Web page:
Conservative Management of Infraorbital Space Infection Secondary to Type III B Dens Invaginatus: A Case Report

JOURNAL TITLE: Journal of Postgraduate Medicine, Education and Research

1. Aditi Kapur
2. Ashima Goyal
3. Raja Raghu
4. Sanjeev K Singh
5. Gauba Krishan
6. Manoj A Jaiswal
Publishing Year
Author Affiliations
    1. Department of Oral Health Sciences Centre, Postgraduate Institute of Medical Education and Research (PGIMER) Satellite Center, Sangrur, Punjab, India
    1. Dept. of Pedodontics, Dr HSJ Institue of Dental Sciences and Research, Chandigarh (INDIA).
    1. Oral Health Sciences Center, Postgraduate Institute of Medical Education and Research, Chandigarh, India
  • Article keywords
    Abscess, Case report, DI, Dens Invaginatus, Space infection, Tooth anomalies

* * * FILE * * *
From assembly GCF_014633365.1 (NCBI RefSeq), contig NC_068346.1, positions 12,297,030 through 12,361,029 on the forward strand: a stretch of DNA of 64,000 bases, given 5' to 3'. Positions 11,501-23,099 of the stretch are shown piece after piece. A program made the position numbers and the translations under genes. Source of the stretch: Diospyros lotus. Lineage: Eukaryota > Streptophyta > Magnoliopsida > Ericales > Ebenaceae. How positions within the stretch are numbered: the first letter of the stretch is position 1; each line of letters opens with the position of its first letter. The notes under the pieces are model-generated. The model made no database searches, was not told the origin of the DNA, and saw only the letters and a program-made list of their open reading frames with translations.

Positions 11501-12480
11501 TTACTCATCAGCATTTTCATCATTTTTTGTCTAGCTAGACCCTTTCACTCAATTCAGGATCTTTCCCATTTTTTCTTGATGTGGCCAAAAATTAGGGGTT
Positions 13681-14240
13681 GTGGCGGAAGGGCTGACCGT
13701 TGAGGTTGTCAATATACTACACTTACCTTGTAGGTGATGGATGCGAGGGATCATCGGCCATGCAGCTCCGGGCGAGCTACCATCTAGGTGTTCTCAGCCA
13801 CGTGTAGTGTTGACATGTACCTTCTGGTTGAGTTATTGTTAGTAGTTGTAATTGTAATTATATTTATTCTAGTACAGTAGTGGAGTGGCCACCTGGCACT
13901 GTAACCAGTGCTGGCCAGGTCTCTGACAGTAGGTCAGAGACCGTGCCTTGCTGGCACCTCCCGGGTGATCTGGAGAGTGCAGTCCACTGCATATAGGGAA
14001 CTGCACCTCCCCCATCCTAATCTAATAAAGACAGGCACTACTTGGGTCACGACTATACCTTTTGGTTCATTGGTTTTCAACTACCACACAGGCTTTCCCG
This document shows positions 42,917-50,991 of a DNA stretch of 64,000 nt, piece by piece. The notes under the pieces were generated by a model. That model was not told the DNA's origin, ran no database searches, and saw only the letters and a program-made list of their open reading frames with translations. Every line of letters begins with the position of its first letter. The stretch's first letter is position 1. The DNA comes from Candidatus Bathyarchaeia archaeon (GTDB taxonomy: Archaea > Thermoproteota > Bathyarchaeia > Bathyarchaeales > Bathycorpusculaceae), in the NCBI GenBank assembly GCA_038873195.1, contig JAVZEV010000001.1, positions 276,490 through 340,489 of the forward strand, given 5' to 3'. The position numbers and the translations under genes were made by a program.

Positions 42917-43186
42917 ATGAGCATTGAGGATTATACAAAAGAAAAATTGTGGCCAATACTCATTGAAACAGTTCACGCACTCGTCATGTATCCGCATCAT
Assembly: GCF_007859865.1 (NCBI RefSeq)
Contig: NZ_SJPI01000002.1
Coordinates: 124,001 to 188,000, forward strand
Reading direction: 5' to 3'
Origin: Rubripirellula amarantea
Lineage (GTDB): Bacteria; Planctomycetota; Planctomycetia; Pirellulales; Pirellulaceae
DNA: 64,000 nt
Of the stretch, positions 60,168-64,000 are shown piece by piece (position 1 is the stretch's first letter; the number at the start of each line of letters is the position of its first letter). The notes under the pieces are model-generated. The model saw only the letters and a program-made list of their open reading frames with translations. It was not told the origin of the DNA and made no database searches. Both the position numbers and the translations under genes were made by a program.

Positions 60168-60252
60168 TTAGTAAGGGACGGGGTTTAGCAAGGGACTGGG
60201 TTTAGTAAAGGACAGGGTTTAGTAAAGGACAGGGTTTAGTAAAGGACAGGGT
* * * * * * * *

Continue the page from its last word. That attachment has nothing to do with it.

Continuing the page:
Aim and objective: We aim to emphasize the conservative management of infraorbital abscess secondary to dens invaginatus type IIIB. Background: Dens invaginatus (DI) is a developmental anomaly related to the morphological characteristic of the teeth. It occurs due to the invagination of developing enamel organs in the dental papilla before the complete calcification of the tooth. Case description: We report a case of a 13-year-old child reported with swelling on the right side of the face. Radiographic examination revealed the altered tooth morphology and complex root canal anatomy with periapical abscess associated with the permanent right maxillary canine. Debridement and obturation were done by lateral compaction technique with no surgical intervention for the treatment of infraorbital space infection. Conclusion: The proper three-dimensional evaluation of DI helps in identifying the root canal morphology and aids in efficient treatment planning. The obturation with mineral trioxide aggregate is a suitable method for treating DI especially in the case of immature teeth. The accurate diagnosis and proper treatment can prevent an unnecessary surgical intervention and has shown a favorable prognosis in the long term. Clinical significance: Nonsurgical management of odontogenic infections should be the preferred line of treatment, wherever feasible, because of the invasive nature of its surgical alternative. This becomes even more relevant when the patient involved belongs to the pediatric age-group which would make a surgical treatment plan all the more challenging.

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